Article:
23 February 2013

Victor Imperatus, Lost Classics And Transgenders' Lost Generation

One of my students, who is very articulate and rather feisty, brought up the subject of bias in history.  "No matter where you go to school, the history they teach you is completely slanted", he averred.

He cited some examples from wars.  "What German kids learn about World War II is completely different from what we learn", he explained.  "And what French kids, Japanese kids and British kids learn is all different, too."

I told him that, while I haven't read enough history books from other countries to know, I suspected that what he said is true.  That, I suppose, was the Properly Professorial Thing To Say.  However, I know--intuitively as well as experientially--that the principle behind what he said is one of the truest things ever expressed.

He's the sort of bright student we sometimes see in City University schools:  very smart, literate and verbal, and from a home where there are probably few, if any, books and a family of few, if any, educated people.  He's the sort of student who mispronounces words he reads in books because those books are the only places in which he sees those words:  He has never used them in a conversation.

I was something like him.  Sometimes I feel I'm still like him:  I mispronounce words or use ideas out of context (or, at least, in ways they aren't normally used) because I've encountered them on my own, in isolation, rather than in bull sessions with people who seem to have spent their entire lives around holders of advanced degrees.

Anyway, I mentioned the phrase Victor Imperatus and explained that it's not the name of one of my neighbors in Astoria, but rather the notion that history is written by the winners--or, at least, those who have power and privilege.  To illustrate what I meant, I described my own experience as an undergraduate just over three decades ago:  None of the histories I read were written by women or African-Americans.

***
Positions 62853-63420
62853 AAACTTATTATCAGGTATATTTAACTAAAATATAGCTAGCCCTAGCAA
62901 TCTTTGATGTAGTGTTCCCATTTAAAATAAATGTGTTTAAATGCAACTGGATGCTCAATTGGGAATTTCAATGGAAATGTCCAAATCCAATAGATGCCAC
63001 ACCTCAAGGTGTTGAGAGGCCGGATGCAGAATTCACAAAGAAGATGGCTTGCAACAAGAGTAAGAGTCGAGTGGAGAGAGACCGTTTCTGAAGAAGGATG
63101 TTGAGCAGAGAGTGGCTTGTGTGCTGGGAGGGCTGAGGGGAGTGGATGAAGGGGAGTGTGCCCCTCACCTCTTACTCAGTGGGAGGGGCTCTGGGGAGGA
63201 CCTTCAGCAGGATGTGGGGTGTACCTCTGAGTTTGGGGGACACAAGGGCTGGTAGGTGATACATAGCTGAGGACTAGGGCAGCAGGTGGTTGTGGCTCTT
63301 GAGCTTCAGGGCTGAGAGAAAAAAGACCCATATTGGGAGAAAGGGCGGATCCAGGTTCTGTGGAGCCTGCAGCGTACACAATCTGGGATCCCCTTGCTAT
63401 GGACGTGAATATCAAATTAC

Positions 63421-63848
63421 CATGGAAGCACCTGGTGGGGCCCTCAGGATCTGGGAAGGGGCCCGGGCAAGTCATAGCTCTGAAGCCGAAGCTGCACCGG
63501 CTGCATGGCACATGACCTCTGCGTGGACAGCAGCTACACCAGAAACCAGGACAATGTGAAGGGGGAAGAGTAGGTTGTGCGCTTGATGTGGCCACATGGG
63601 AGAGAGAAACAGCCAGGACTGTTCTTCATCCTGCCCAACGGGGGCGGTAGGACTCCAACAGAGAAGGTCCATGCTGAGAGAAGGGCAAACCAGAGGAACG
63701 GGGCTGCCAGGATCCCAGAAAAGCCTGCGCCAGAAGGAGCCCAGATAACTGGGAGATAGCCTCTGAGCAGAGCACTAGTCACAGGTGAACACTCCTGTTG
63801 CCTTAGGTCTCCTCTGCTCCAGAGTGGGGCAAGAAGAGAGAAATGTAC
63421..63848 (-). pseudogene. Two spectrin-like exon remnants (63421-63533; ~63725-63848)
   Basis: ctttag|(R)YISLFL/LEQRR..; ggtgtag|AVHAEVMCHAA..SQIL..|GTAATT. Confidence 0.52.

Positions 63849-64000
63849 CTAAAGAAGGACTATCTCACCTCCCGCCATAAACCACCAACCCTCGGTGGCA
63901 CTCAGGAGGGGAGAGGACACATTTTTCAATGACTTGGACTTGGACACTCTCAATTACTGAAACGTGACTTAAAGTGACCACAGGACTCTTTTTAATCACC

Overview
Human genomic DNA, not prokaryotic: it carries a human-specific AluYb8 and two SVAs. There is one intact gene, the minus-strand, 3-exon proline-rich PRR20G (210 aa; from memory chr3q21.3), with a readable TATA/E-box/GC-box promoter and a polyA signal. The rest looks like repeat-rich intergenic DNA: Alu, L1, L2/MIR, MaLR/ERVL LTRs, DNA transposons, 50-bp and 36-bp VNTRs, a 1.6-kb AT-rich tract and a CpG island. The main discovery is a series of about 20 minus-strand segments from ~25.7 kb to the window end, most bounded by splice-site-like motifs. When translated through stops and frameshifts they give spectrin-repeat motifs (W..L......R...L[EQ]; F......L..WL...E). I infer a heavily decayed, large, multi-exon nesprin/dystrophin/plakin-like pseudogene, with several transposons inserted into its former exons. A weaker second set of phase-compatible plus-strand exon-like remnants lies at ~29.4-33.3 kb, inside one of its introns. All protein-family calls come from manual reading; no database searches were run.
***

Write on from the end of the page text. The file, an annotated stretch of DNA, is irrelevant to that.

Or transgenders.

I didn't mention the lack of trans history simply because I didn't mention my gender identity at all, and don't know whether I will.  (It's still early in the semester.)  But I know that there's very little, if any, history--or, for that matter, much of anything else--written by trans people that's in print.  I don't think it's because we don't write (Just look at this blog); if anything, we might write more, per person, than other people.  However, much of what we've written was published before we transitioned or was written by people who were trans but, for whatever reasons, lived in the gender to which they were assigned at birth.  I'd bet that some writers were never published or read again after they started to live in their true genders, and that some continued to publish under the names they received at birth, or under pseudonyms.

One result of what I've just described is that, save for a few books and other works we've written about our experiences, there is very little--in literature, history, science or any other area--written with a transgender perspective.

When you're part of a privileged group, you don't have to think about a perspective or point of view.  "History" is about you and your people; "African-American", "Women's", "Hispanic" or "LGBT" History are about other people, who are not considered "mainstream".  When I was in school, we did not read books (whether histories or works of fiction or poetry) by any of the people I've just mentioned; I would later learn that some works, like Charlotte Perkins Gilman's story "The Yellow Wallpaper" were out of print and forgotten for decades.  After such works were rediscovered, they were ghettoized into "Women's Studies" (or, later, "Gender Studies), "African American Studies" or whatever.   

I don't know whether there are transgender "lost classics" waiting to be rediscovered.  I somehow believe that they are.  Until we find them and start writing more stories of our own, the "lost generation" I've described in previous posts won't be our only one.

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